Special note: Campus departments and faculty are encouraged to make any web page as fully accessible as possible within the W3C or comparable guidelines (see Reference section). At a minimum, "Priority 1" in the Web Content Accessibility Guideline (WCAG) of the Web Accessibility Initiative (WAI) should be achieved, however it is recommended that departments consider achieving "Priority 2" and "Priority 3" accessiblity for full access for all users. Widely used campus web pages such as the UCI Home Page, academic schools, Admissions, Registrars, Financial Aid, Housing and Administrative Services or Student Center are strongly encouraged to have web pages that are fully accessible.

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Universal Design for the Web
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The intent and scope of universal design is to make the world wide web (WWW) accessible for a wide range of people with disabilities. By following the guidlines listed below your website will be robust, standard and accessible to the widest range of users. When developing your website(s) keep in mind that your audience is diverse. Not all users of the WWW use standard graphical browsers. They may be using adaptive technolies such as screen readers or text-based browsers. Some users may have their graphics turned off or may not be able to use to an input device (mouse, keyboard, etc.). Other users may even have physical or cognitive disabilities that impact their viewing of web pages.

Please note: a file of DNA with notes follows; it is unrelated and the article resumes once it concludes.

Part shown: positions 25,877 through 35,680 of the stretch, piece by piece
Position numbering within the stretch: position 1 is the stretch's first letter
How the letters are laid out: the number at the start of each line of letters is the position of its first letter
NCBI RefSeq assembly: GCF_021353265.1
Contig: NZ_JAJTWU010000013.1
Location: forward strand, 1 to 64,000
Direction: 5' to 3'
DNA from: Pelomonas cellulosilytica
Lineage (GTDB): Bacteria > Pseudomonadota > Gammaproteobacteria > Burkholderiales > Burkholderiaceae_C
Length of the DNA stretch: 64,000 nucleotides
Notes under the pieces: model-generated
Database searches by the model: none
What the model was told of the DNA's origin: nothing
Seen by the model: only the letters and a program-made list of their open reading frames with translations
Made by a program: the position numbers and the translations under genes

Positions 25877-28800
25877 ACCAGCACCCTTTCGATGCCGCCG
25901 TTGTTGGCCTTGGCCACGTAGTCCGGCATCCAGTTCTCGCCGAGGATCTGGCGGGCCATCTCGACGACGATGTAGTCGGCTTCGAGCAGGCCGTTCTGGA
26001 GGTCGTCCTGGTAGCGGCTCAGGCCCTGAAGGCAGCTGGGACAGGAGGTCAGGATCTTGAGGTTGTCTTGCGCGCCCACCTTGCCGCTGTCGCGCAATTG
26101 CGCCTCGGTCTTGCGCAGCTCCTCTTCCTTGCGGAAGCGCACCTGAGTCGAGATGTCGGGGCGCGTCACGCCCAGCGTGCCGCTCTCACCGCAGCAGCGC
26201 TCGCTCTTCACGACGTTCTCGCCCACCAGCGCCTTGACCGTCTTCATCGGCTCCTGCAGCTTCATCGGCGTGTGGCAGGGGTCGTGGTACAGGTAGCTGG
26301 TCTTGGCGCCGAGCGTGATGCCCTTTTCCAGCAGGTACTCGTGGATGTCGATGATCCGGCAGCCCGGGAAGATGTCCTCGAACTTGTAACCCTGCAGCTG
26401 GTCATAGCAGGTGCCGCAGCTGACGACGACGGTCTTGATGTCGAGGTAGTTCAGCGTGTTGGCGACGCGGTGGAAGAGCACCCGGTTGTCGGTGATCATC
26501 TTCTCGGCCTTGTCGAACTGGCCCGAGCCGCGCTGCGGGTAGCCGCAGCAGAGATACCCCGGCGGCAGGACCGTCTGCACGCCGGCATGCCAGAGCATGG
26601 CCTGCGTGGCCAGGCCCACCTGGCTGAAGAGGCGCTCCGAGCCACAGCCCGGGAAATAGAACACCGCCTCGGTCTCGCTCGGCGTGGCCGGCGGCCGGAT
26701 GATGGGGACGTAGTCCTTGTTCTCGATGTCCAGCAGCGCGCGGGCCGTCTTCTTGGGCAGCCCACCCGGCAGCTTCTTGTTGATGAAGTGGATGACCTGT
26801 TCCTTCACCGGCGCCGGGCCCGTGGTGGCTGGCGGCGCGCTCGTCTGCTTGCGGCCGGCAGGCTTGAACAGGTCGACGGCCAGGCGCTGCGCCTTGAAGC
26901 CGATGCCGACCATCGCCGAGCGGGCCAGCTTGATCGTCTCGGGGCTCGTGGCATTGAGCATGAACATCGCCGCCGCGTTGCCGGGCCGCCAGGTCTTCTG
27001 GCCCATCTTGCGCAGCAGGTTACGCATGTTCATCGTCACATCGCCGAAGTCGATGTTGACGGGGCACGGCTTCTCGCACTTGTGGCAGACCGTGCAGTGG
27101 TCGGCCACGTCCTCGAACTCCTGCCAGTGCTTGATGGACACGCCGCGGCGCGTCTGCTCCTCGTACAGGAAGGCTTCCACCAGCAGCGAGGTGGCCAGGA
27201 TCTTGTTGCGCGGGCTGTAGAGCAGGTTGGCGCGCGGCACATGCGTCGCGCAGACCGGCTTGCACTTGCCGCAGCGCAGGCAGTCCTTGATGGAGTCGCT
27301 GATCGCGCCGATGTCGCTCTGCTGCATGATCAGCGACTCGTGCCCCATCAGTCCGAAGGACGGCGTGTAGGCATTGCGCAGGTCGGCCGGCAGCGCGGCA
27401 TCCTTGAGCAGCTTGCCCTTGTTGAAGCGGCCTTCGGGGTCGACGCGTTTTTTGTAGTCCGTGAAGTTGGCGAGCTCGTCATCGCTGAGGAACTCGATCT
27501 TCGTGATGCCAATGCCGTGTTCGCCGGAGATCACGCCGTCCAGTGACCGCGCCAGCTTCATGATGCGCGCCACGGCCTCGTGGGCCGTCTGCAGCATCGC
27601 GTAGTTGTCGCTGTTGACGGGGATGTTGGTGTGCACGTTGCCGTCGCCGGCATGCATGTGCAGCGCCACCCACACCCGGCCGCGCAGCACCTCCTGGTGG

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Web Accessibility Principles
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The links listed below will take you to the W3C's Web Accessibility Content Guidelines (WCAG), the primary resource for web accessibility issues and other information.

The most important points to remember in creating or making your web pages "Priority 1 Accessible" are:

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Displaying Web Page Accessibility Validators
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Several web page access validation devices are available to designate that your web page is accessible or the level of accessibility (refer to the WCAG or comparable guidelines). Departments and faculty are strongly encouraged to visibly display the validation logo on your main page. Listed below are some sample Web Page Accessibility Validators.

  • A-Prompt - Free, downloadable web accessibility validator provided through the University of Toronto
  • WAVE - Web Accessibility Validator provided through WebAIM
  • WebXact - Web Accessibility validator provided throug Watchfire.

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What if Full Access Cannot Be Achieved?<
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In this case the department is encouraged to continue efforts to build or rebuild the web page so it is fully accessible. It is advisable in the meantime to include the following statement on the web page: "Individuals with disabilities who may need alternate format to use this web page should contact the office web master."

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Other Useful Resources
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  • Designing Accessible Web Sites - provided by the University of California Office of the President (UCO) as a standard for UC schools.
  • Webcredible - "The usability and accessibility specialists" - page has 10 basic key practices to assist with web accessibilty.

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If you need more information regarding UC Irvine's Web Accessibility Project, you may contact the following people:

Robert Espero - Technology Coordinator, Disability Services Center,